Rambert Dance Company’s current performances at Sadler’s Wells confirm the pursuit of the troupe’s mission: to encourage innovative and daring new choreographic works, while at the same time performing less recent and more established pieces of their almost eighty year old repertoire. The result is a mix of styles, travelling through time, from a comic scene in a bar in the 1930ies in Judgment of Paris by Antony Tudor, to artistic director Mark Baldwin’s newly conceived Constant Speed, inspired by the groundbreaking work of Albert Einstein one hundred years ago. Also included in this journey are the new Momenta by company member Mikaela Polley and Dark Elegies, another of Tudor’s works and his masterpiece according to Marie Rambert herself.
The two established repertoire pieces of the programme, Judgment of Paris and Dark Elegies, were exquisitely performed, while being so refreshingly different from one another. Whereas Judgment of Paris, the show opener, is comic and light hearted, emphasising characters and gestures that tell a story to live piano music, the atmosphere of Dark Elegies is much sadder and more subdued. Although the choreography of the latter does not follow a specific plot, the tone of the piece is nevertheless distinctly tragic, notably because of the musical score, Gustav Mahler’s Songs on the Death of Children, which was also sung live.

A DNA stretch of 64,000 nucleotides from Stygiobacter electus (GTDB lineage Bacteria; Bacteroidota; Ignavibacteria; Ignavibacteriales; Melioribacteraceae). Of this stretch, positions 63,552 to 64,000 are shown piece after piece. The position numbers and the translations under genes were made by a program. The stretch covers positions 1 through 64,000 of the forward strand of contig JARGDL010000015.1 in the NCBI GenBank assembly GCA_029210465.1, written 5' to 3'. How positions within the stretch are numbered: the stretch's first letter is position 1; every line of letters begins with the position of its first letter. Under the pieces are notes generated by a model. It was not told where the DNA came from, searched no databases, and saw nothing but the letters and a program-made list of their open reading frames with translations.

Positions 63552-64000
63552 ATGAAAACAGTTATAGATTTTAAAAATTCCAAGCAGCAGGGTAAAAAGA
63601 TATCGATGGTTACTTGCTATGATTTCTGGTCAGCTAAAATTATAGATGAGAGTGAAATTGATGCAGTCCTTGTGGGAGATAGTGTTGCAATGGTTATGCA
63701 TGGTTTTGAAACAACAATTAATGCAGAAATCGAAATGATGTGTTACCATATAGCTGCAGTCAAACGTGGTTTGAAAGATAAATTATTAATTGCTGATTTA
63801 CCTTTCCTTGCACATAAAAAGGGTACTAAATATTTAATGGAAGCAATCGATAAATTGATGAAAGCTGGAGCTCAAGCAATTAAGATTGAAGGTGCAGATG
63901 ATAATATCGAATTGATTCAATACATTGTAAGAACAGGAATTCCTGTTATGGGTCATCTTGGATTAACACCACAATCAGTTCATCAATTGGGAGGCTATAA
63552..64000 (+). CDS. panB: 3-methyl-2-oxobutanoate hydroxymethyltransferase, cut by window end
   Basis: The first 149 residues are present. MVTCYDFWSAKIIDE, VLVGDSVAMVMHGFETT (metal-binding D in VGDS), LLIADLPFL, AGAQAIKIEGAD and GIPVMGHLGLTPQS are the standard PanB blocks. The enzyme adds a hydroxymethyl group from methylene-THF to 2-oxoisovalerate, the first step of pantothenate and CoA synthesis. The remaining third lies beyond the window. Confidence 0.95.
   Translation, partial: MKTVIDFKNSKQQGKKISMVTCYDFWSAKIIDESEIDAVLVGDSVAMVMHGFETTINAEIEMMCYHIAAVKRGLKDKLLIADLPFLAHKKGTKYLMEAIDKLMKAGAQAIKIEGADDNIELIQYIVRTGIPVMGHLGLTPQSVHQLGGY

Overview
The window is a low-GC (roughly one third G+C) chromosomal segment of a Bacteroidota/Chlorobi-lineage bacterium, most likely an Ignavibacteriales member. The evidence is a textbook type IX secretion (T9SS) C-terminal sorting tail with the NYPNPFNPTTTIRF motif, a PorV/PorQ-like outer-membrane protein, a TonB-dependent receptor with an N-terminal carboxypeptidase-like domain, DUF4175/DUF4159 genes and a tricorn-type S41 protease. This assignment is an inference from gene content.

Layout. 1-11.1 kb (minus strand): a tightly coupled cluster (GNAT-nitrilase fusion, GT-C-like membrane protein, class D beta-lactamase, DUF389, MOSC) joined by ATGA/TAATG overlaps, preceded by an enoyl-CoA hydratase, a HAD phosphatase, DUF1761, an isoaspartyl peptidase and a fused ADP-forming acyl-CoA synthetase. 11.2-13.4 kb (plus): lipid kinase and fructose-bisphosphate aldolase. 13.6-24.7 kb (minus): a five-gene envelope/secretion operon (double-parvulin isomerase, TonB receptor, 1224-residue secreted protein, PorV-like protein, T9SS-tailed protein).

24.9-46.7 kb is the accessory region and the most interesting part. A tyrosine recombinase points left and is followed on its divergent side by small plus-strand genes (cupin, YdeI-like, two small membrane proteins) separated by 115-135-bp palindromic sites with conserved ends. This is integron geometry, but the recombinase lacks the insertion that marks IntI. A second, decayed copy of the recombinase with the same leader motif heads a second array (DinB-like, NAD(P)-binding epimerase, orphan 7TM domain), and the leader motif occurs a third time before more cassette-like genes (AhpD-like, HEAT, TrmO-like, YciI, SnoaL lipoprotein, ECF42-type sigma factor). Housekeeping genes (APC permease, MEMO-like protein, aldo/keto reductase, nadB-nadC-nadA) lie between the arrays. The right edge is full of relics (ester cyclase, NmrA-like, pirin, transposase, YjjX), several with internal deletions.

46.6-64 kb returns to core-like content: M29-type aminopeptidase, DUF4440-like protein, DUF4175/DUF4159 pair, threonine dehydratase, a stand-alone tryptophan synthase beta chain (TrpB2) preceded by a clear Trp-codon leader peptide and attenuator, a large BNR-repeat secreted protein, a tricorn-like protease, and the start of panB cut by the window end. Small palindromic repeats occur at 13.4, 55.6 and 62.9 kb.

Mikaela Polley’s Momenta was a clear demonstration of the company’s creative efforts and the dancers’ fantastic technical and artistic abilities. The ten dancers in simple blue and green costumes moved to an original score by Patrick Nunn, gaining momentum, constantly building in energy, until one didn’t know what was actually giving the impulse to increase the speed: the music or the movement?
The intended climax of the evening was Constant Speed, commissioned by the Institute of Physics as part of the celebrations for the Einstein Year 2005. With a cast of nineteen dancers, a score consisting of a medley of pieces by Franz Lehár, costumes of every colour of the rainbow, including the headdresses of the ladies, and an inventive lighting design, the piece had every chance to impress – and it did. It opened with a group of dancers in white whirling around on stage, executing very fast and complex sequences of steps, evolving into solos, duets, trios – every configuration possible - whilst exchanging the white costumes in favour of coloured ones. The different sections ranged in character from comic to sexy and seductive, from competitive to contemplative, not to forget the occasional circus effect, so that Baldwin’s piece was full of happy surprises. Don’t expect to learn anything about physics though, because I think Ray Rivers, a professor of theoretical physics who was consulted while the piece was conceived, was right when he said, ”I see Constant Speed in the first instance as a celebratory work … but definitely not attempting a literal representation.” And a celebration it was!